China's top oil refiners are set to reveal a surge in quarterly earnings on the back of fuel price increases and lower oil prices, reaping the benefits six months after Beijing shifted to more liberal fuel pricing.
But the second-half outlook for offshore oil producer CNOOC Ltd and PetroChina, which generate most of their earnings from exploration and production, remains dull, with oil prices seen remaining weak this year, said David Johnson, head of oil and gas research at Macquarie.
The price of benchmark U.S. crude CLc1 averaged close to $60 a barrel in April-June, up from $43 in the previous quarter but less than half the levels seen a year ago. Crude was quoted on Thursday at around $72.40.
For the second quarter, analysts predict stronger profit growth at state-owned refiners Sinopec and PetroChina -- a far cry from a year ago when refining margins were squeezed by soaring crude and low state-capped fuel prices.
In contrast, Western oil peers such as Exxon Mobil Corp and Royal Dutch Shell Plc have reported weaker second-quarter profits on depressed oil and natural gas prices.
Investors will focus on acquisition plans among the top energy groups, their outlook for oil prices and pricing details on a $41 billion liquefied natural gas (LNG) deal struck this week between PetroChina and Exxon.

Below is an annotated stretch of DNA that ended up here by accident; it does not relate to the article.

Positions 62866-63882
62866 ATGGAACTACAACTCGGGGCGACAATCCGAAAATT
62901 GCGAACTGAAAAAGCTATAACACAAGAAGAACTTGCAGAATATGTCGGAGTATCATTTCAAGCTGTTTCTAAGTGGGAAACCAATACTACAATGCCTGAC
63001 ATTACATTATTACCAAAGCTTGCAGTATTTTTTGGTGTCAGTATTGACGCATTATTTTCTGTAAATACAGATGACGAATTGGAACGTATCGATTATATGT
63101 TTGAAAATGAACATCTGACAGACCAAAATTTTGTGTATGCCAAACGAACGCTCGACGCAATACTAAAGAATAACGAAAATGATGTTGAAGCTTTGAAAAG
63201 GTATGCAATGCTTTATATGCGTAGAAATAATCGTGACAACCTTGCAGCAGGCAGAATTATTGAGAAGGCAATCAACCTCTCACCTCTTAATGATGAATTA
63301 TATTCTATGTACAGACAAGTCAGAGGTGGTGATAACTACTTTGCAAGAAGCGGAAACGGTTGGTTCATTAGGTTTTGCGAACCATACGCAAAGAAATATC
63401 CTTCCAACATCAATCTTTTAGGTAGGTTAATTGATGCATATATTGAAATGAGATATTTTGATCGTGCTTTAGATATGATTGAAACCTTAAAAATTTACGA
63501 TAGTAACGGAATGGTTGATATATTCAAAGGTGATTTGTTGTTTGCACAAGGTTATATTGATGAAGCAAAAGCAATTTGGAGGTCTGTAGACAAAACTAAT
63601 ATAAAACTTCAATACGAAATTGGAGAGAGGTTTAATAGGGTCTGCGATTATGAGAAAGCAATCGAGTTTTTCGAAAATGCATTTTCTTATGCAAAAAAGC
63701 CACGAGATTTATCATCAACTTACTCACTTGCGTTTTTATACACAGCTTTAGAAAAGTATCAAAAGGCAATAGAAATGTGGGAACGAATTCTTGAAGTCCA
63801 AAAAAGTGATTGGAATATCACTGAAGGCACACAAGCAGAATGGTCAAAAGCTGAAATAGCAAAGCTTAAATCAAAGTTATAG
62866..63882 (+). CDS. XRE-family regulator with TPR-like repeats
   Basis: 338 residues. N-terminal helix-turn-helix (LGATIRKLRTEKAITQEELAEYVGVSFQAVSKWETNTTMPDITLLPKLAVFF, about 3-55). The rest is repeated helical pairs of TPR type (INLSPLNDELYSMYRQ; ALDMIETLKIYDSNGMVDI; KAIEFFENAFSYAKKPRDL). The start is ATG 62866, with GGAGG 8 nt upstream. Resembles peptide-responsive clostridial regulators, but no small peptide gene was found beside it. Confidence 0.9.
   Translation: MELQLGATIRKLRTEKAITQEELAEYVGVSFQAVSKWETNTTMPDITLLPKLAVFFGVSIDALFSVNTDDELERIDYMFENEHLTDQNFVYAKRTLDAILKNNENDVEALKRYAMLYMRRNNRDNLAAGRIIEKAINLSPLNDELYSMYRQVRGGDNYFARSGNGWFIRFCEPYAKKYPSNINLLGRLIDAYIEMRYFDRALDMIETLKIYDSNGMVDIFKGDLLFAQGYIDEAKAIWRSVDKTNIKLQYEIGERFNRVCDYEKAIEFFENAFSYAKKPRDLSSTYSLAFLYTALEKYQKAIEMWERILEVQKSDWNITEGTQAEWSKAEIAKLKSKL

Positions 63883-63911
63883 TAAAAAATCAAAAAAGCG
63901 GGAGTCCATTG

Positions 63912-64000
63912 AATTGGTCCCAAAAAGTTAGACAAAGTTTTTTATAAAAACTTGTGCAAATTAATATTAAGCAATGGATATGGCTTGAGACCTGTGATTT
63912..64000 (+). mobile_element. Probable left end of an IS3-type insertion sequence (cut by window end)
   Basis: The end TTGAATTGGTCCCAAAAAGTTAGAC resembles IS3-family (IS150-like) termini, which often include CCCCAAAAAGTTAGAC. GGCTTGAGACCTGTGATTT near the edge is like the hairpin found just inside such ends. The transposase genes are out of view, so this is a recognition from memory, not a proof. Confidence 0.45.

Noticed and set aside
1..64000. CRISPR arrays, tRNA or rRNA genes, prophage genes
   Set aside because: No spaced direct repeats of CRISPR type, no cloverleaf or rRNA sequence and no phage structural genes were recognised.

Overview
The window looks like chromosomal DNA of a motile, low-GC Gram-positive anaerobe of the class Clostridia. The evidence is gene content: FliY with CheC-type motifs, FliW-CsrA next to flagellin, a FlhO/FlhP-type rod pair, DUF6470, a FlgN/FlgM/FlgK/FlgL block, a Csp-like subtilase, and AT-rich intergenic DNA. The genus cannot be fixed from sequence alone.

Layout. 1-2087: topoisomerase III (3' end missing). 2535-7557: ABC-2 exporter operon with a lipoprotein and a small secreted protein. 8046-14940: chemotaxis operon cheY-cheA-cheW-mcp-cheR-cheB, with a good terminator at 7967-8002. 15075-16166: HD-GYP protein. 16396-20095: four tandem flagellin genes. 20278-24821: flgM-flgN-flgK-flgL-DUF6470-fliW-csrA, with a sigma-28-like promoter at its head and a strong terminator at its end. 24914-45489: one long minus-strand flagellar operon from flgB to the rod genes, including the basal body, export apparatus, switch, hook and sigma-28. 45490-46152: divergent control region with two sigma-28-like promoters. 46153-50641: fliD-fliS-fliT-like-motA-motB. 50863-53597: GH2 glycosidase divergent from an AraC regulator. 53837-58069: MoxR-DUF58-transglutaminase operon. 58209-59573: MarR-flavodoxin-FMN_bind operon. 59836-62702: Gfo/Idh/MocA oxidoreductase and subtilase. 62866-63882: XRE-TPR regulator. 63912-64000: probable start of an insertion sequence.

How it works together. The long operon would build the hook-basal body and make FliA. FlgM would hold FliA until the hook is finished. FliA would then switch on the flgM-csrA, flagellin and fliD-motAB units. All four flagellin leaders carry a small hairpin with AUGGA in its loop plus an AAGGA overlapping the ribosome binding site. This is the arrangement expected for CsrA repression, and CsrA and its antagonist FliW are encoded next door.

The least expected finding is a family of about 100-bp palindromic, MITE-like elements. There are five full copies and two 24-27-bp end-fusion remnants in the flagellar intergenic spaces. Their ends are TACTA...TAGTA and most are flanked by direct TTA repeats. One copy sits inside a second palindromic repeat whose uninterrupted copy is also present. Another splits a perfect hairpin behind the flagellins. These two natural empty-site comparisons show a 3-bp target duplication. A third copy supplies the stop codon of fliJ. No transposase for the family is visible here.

China raised gasoline and diesel prices twice in June in a bid to track international crude prices. The fuel price reform grants refiners a guaranteed profit margin if crude stays below $80 a barrel.
By that yardstick, Sinopec, the world's No.2 refiner after Exxon, will outdo its peers as it has the highest exposure to refining, with the largest sales and distribution network for refined products in China.
Sinopec has to be my favourite, said Macquarie's Johnson. We don't believe oil prices are going to $80, so they will continue to get a good margin on the downstream businesses.
PetroChina, the world's most valuable oil and gas producer, should end two straight quarters of lower net earnings, including its worst quarterly loss in two years, helped by strong margins from its refining operations, China's second-largest.
CNOOC, however, is likely to report its worst half-year earnings since late 2004, on weaker oil prices.